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Few professions have as many professionals with a diagnosed mental health disorder as teaching. Smiley (2020), a reporter for Occupational Health and Safety, reports, “In fact, a recent study from the UCL Institute of Education reports that one in every 20 teachers (or about five percent) suffer with a mental illness that has lasted, or is likely to last, more than a year”.


Educators are influencing the lives of our youth every day, but come home and suffer; too burnt out to deepen relationships with their own family. 


Often, it is correlated to the trauma teachers witness in their students. It is possible to develop a mental health issue due to secondary exposure to trauma. We are so focused on lessening their burden that it becomes our own to bear. 


Growing awareness of the plight of poor mental health in our teachers around the world has led to a boom of resources available that attempt to provide support to educators and lessen the hold that mental illness has on the profession. 


As an educator myself, I have found many of these to be particularly helpful. We all have different preferences on how we receive our media, so I have included apps, online forums, websites, and books in the resource list compiled below. Enjoy!


Top Apps for Teachers


Calm offers educators access to mindfulness exercises, specifically breathing techniques and meditation exercises.


This app recently launched a campaign offering teachers free access to their guided meditations.


This is an evidence-based app designed to help you learn how to cope with feelings of anxiety and depression. Learn more about MoodMission here.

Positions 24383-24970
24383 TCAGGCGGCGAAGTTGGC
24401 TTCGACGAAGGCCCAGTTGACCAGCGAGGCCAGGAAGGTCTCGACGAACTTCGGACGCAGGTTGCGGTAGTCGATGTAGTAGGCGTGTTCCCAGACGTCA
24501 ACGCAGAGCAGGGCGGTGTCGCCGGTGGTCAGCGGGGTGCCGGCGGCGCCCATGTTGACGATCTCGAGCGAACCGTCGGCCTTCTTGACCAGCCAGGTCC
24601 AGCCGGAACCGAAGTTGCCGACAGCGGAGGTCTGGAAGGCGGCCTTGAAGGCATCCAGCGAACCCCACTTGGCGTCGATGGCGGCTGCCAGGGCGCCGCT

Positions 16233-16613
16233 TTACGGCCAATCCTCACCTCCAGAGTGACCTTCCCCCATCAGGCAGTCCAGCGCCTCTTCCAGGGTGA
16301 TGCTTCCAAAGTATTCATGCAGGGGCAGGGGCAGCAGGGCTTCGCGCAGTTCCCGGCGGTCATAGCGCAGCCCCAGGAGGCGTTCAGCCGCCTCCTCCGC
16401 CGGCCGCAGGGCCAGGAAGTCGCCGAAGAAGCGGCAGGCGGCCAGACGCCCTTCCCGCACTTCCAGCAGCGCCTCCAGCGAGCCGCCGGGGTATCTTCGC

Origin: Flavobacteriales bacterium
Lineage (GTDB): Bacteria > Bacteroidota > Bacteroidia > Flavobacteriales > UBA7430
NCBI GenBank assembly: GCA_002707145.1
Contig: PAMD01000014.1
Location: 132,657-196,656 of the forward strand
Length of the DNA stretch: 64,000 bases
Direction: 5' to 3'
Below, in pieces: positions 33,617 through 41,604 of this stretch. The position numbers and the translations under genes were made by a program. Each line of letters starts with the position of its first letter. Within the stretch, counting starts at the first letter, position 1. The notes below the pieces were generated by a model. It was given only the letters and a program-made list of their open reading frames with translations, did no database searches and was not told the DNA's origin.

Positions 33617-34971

Online Forums for Support

Happy Teacher Revolution

This online support group aims to help educators around the world balance the demands of the job with their own personal happiness and wellbeing. They offer both online and in-person professional development based on the critical tenet that educators should not have to sacrifice their own well-being and happiness in order to perform well in the classroom.

Teaching with Mental Health in Mind

This is a support group like community on social media giant, Facebook, that encourages weekly check-ins and provides resources to anyone who works with youth around the world. You can check out their page here.

Kids Mental Health Lockdown Resources

This is a private Facebook support group sponsored by The Lily-Jo Project offering mental health support and resources for anyone who lives or works with kids on a daily basis. You can request to join this group here – I am a moderator and would love to have you in the group!


Online Websites/Newsletters for Educators

CARE (Cultivating Awareness and Resilience in Education) from The Garrison Institute

This website offers programs to help teachers develop the inner peace and resilience needed to flourish in educating our youth. We cannot give what we do not have. You can learn more about the CARE initiatives on the Garrison Institute website here.